In the article The Eye Exam, we have extensively explored the various tests involved in doing a thorough eye examination to ensure optimum health of the eye. If a patient fails to disclose a cosmetic procedure that is interfering with the visual pathway, it could lead to unnecessary delay in treatment. Unfortunately, patients are often reluctant to disclose full medical history, medication and cosmetic enhancements, dismissing their relevance to the eyes.
Likewise, failure to advise an Optician of recent treatments can have further adverse effects when fitting new spectacles. Botox or filler treatment near the bridge fitting and nosepad setting of spectacles can become dislodged. The weight of the glasses can unintentionally displace the fluid resulting in obvious lumps forming at the nose bridge, and possible interference with the tear drainage system. Under the section of ‘side effects’ of Botox, we can see that any Botox fluid that is rubbed or moved from its intended place of origin, can cause a visual disturbance. Therefore, patients need to tell the Opticians of cosmetic enhancements and Opticians need to be aware that modern aesthetics come with their own contemporary complications.
Image 6: Spectacle wear with Botox or Fillers, courtesy of NewBeauty.com
Let your Cosmetic Physician know that you wear spectacles
Care and due diligence should be given with regards to any type of eyewear, including sunglasses. Whilst one can refrain from wearing sunglasses for a few days, it can not always be easy to suddenly stop wearing essential eyewear required for critical vision, whilst the treated area is healing.
It is important to notify the physician conducting the treatment, that spectacles are regularly worn. Considerations to be mindful of are, how will you get home after the treatment? Perhaps arrange a taxi or a friend for travel. Another solution is to wear contact lenses during the healing and settling phase.
Questions & Answers with the Expert - Dr Youssef Haffer
What advice would you give to patients who wear spectacles with reference to Botox and Fillers?
“This is relevant to clients partaking in non-surgical rhinoplasty (nose filler treatment), whereby the area of the glasses that rests on the nose can sometimes put pressure on the area that has been treated with filler. Predominantly, the filler is placed in the middle of the nose, which usually avoids pressure from spectacles that have nosepads, and rest on the side of the nose.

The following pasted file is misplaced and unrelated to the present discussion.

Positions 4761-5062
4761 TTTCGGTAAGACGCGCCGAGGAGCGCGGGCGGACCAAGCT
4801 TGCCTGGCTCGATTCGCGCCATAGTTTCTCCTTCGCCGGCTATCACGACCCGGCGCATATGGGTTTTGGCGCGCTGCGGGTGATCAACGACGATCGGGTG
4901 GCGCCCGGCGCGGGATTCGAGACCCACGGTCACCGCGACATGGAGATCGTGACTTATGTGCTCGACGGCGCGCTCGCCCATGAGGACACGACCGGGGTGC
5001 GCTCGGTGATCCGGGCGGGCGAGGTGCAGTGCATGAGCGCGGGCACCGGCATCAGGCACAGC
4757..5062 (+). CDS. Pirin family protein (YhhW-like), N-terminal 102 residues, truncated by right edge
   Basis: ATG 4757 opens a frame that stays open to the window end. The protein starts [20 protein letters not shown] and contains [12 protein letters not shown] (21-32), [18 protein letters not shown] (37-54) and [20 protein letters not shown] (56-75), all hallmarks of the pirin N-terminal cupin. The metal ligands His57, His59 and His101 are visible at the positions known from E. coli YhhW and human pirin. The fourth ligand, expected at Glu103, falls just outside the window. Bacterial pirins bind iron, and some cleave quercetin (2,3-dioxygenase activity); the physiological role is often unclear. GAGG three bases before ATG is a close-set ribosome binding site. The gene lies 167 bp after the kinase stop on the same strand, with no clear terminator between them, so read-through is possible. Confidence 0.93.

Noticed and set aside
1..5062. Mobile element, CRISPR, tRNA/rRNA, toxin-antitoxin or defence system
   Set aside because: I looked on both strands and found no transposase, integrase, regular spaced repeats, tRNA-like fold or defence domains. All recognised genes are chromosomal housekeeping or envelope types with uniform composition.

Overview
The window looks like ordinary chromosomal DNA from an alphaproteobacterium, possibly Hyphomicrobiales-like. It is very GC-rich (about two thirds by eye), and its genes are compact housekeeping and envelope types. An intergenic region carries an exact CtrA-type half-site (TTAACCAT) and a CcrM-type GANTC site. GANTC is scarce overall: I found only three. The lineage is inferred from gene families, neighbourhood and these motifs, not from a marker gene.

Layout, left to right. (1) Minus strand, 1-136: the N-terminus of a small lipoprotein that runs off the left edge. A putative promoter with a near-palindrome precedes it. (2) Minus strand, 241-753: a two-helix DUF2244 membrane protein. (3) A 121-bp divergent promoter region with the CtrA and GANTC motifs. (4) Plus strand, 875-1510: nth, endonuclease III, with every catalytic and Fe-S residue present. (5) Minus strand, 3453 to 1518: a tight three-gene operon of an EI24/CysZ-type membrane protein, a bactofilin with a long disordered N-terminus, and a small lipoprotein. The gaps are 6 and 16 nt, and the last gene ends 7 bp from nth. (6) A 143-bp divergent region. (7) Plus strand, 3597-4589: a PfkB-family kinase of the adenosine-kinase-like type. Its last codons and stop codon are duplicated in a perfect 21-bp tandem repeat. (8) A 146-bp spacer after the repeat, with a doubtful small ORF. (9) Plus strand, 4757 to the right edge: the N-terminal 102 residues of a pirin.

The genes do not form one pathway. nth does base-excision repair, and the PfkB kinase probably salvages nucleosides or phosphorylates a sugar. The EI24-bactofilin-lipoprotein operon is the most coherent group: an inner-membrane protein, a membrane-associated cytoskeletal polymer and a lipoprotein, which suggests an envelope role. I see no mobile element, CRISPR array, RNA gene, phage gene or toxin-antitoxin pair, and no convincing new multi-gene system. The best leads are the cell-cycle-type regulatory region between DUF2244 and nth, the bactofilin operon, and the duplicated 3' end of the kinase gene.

However, after each nose filler treatment, we ask the client to put their glasses on so that we can see where they sit on the nose. From this, we can provide advice on how they can wear their spectacles without causing any pressure on the treated area”.
Based on your experience, which age group of customers prefer which treatments?
“This varies – we would have previously suggested that younger age groups desire dermal filler treatment on their lips and nose, whilst older age groups look for treatments that provide volume to the face as well as offer a more youthful appearance, such as the cheeks to provide face structure and the naso-libial folds to eliminate lines and wrinkles.
However, recently we have found that the demand for each treatment type is beginning to vary, as older generations seek hydration in their lips through fillers, and younger clientele desire a more contoured appearance through cheek and jaw line filler. With this in mind, there is no set current trend for the different age groups, and our client’s desires depend completely on themselves as an individual”.
Are men having treatments? What would you say to men to encourage confidence in cosmetic therapy?
“More and more men are wishing to have aesthetic treatments and this number is continuously increasing, with 10% of our client base currently being male. We see more men opting for anti-wrinkle treatments, and less so to filler based therapeutics.
We wouldn’t necessarily encourage men to partake in any aesthetic treatment, but we do consult those who come to us and deliver as much information to them as possible to manage their expectation, as well as giving advice on alternative treatments that they may prefer instead”.
Dr Youssef Haffar MRCGP, BM (Hons), BSc (Hons)
The use of Botox and Fillers is becoming more mainstream. It is no longer the cosmetic secret of the niche market. Whilst side effects are rare, this could be attributed to the fact that the physicians administering these treatments are well qualified in how to use injectables, when to refuse treatment and how to best manage any side effects.
Professional physicians will always consult the client about various procedures and take into account factors such as the regular use of spectacles. A successful outcome is a result of a trusted therapist, the correct procedure and managing expectations.
If you are considering cosmetic enhancements, speak to the professionals. As an Optician, I will always advocate that health professionals conduct delicate treatments. For expert advice, contact Simply Clinics and find out what possibilities await you.